While on a cruise of the Med, my wife and I had the pleasure of stopping by Domaine Tempier while our ship was moored off Bandol, France. Bandol is arguably the epi-center of the world’s best rose. It is here where rose is often the primary wine made for vacationing Europeans who love to sit in their sidewalk cafes in August.
I have long admired Tempier’s roses – not cheap but more complex and drier than cheap copycats from the U.S. and Spain that are mere after-thoughts in large portfolios. Tempier didn’t disappoint me during my brief visit with Veronique Peyraud, one of several children involved in the operation owned by their parents since 1936. The property was in the family before then, but winemaking was interrupted by phylloxera in the 1940s. Still, some gnarled vines managed to survive and are more than 100 years old.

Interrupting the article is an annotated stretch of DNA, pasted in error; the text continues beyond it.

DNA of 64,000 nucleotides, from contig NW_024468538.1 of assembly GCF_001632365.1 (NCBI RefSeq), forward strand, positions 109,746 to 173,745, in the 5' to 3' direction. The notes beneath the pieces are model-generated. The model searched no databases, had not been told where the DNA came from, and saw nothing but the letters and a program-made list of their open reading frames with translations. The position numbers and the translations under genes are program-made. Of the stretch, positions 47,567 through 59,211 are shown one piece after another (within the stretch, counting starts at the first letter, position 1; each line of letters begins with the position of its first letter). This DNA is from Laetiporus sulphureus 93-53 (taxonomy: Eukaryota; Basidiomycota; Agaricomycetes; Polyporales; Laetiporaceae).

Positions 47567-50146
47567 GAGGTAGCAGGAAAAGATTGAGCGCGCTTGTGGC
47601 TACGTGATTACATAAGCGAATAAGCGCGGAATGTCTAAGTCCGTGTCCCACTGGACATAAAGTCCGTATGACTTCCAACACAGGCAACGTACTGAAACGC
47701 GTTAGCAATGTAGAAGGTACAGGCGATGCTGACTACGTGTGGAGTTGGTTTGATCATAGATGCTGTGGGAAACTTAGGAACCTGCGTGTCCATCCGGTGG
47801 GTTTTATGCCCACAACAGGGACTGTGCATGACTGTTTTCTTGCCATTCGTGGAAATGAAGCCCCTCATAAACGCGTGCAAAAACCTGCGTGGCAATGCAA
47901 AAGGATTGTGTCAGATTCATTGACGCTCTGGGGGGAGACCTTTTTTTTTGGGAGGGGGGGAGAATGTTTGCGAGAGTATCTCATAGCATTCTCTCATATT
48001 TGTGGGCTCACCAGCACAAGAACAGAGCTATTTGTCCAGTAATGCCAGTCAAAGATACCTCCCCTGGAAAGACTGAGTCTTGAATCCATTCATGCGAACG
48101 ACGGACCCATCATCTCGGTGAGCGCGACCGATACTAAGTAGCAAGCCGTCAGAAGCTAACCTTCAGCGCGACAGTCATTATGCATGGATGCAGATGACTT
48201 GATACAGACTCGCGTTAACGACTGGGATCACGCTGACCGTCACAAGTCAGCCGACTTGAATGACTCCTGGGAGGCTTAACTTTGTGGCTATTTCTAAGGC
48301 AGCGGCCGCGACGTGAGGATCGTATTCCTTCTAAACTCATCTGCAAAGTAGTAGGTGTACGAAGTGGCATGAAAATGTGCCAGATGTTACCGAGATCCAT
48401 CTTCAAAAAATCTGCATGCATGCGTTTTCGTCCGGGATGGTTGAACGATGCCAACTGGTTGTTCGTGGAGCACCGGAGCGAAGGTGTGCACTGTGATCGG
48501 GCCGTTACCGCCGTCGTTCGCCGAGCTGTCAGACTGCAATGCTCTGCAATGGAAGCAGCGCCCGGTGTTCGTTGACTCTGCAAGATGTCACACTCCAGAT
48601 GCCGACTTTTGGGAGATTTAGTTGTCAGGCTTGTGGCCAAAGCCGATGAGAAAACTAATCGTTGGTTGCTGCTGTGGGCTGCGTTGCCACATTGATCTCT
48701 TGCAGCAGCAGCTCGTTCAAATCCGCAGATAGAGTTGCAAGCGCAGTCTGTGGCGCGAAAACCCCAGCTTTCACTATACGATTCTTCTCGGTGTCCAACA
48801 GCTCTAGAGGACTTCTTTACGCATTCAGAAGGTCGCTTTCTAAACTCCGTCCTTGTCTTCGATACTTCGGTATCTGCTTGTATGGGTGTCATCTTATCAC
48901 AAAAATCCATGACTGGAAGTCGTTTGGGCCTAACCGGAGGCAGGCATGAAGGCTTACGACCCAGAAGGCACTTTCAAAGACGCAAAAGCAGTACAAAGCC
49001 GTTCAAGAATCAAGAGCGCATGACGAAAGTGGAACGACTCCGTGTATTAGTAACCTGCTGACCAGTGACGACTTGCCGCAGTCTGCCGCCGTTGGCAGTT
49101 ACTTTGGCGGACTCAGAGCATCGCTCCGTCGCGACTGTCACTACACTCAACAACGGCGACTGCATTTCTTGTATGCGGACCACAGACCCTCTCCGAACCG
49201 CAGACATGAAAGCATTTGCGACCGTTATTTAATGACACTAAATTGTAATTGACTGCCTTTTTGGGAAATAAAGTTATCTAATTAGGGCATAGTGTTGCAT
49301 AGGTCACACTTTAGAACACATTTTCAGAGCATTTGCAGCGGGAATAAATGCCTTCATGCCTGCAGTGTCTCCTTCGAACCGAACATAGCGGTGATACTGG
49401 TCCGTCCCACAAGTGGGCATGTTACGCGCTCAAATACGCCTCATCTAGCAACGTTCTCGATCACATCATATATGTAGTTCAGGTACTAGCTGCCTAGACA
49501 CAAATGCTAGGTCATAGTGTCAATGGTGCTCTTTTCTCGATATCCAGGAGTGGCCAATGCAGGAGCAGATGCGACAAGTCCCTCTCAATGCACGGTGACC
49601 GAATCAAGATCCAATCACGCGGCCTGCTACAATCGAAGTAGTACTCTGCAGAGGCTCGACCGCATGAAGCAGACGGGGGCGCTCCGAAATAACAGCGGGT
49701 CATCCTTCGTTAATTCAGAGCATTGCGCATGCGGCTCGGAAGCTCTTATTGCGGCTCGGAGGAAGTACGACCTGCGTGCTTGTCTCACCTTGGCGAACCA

As good as the roses are, I was more surprised by the Domaine Tempier white blend of clairette, ugni blanc, bourboulenc and marsanne. You get the feeling this exquisite, dry wine will age gracefully for decades.
The estate’s flagship may be its Cuvee Classique, a red blend of mourvedre (75 percent), grenache, cinsault and carignan. It is incredibly dense and complex with dark fruit flavors and a rustic style with gritty tannins.
Domaine Tempier’s success is due largely to its southern facing vineyards, its soil and maritime winds, but also its particular winemaking standards. It does not fine or filter its wines. It is made from organically grown grapes and natural yeasts are used for fermentation. Its red wines are aged in large oak casks.